Agent2Agent in Chicago>Question Details

Jennifer Ames, Real Estate Pro in Chicago, IL

What would you do if a listing agent changes the coop commission in the MLS after you finished negotiating the sale of the property to your buyer?

Asked by Jennifer Ames, Chicago, IL Tue Sep 8, 2009

I recently negotiated an offer for my buyer to purchase a house. At that time, the MLS sheet said the coop commission was 2.5%. As I always do, I attached a copy of the MLS sheet to the offer. Sometime between when we our offer was accepted and the closing, the listing brokerage firm changed the coop commission in the MLS to 2.0%. When we called the listing agent, she was indignant and said it was always 2.0%. But I have proof that it was otherwise. What would you do?

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Jennifer, thanks for sharing such an unfortuneate event with us. It's a real valid 'heads up' for the cya game we all must practice. In circumstances such as this it would be beneficial if penalties could be applied to compensate you for your time wasted. We've all been there and wish these 'desperates' would leave the business.
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I believe Dennis has laid the sequence of actions very well.
0 votes Thank Flag Link Wed Sep 9, 2009
Jennifer,
Just show proof, and stick to your guns. If they deny it and the deal closes, send a written letter to your local commission, they will surely look into it and award you the rightful commission.

Good Luck!
0 votes Thank Flag Link Wed Sep 9, 2009
I am not sure how exactly it is done in IL, can’t imagine it to be any different, but here in California if an agent tries to pull something like that he / she can be in trouble with the local board of Realtors. I have just been at one of the local board meetings and they said it happens more and more often. They will not let it happen especially after an offer from cooperating agent was received let alone accepted.

Fight for it....contact the board and they will help you out...you earned it.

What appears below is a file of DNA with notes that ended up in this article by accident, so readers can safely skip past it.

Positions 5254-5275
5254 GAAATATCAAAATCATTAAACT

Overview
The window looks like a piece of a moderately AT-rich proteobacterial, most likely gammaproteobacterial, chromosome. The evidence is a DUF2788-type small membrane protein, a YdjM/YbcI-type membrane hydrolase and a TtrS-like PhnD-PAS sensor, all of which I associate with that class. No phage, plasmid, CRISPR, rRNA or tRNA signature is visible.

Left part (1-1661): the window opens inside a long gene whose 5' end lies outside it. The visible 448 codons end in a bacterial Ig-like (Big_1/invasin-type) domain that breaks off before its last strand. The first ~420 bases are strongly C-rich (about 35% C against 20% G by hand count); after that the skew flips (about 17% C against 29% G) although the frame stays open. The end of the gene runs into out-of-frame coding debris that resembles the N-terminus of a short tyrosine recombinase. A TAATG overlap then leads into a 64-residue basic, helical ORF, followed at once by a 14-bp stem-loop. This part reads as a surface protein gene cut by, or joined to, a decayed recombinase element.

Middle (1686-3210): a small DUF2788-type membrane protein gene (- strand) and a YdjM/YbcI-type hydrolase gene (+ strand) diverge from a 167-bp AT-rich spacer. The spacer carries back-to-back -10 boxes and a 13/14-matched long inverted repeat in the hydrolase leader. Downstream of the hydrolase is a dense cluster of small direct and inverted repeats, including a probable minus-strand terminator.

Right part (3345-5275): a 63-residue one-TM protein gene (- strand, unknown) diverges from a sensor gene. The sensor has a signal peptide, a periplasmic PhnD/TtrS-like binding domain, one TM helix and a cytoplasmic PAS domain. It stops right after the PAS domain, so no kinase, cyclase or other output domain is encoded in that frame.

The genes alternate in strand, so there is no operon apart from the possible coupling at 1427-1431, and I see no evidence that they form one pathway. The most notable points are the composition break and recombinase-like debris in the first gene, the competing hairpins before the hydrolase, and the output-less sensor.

Dmitri Stupachenko, REALTOR®
Web Reference: http://www.Stupachenko.com
0 votes Thank Flag Link Wed Sep 9, 2009
Jennifer,
First off, it never seems to end sometimes. You get yourself a good deal, and then another headache has to come your way! I am sorry to hear about this.
If you have a profile sheet printout, it has the date on it. I would resend this to them and their managing broker. I dont see why they would want to take it to the board. Try to work it out this way. If not, you are going to have to go further and contact the board and go through the process. Its a pain and you will want to talk to your managing broker about this as well. Hopefully they have enough sense and just work it out before you have to take drastic measures. Good luck!

Matt Laricy
Americorp Real Estate
Brokers Associate, e-PRO
mlaricy@americorpre.com
708-250-2696
0 votes Thank Flag Link Wed Sep 9, 2009
Jennifer,

SHADY! I had the same thing happen one time last year. We also had a copy of the listing sheet (though I did not attach it to the offer - good idea) and I immediately called the office broker and showed her the old listing sheet and the new listing sheet. After a bit of denial, arguments, etc. we were paid the full original commission.

If that does not work you could always file a complaint with CAR and go through their process. I have a hard time believing that a group of your peers would find for the other side given the facts as you spelled them out. I think it costs $300 to file the complaint but would be well worth it.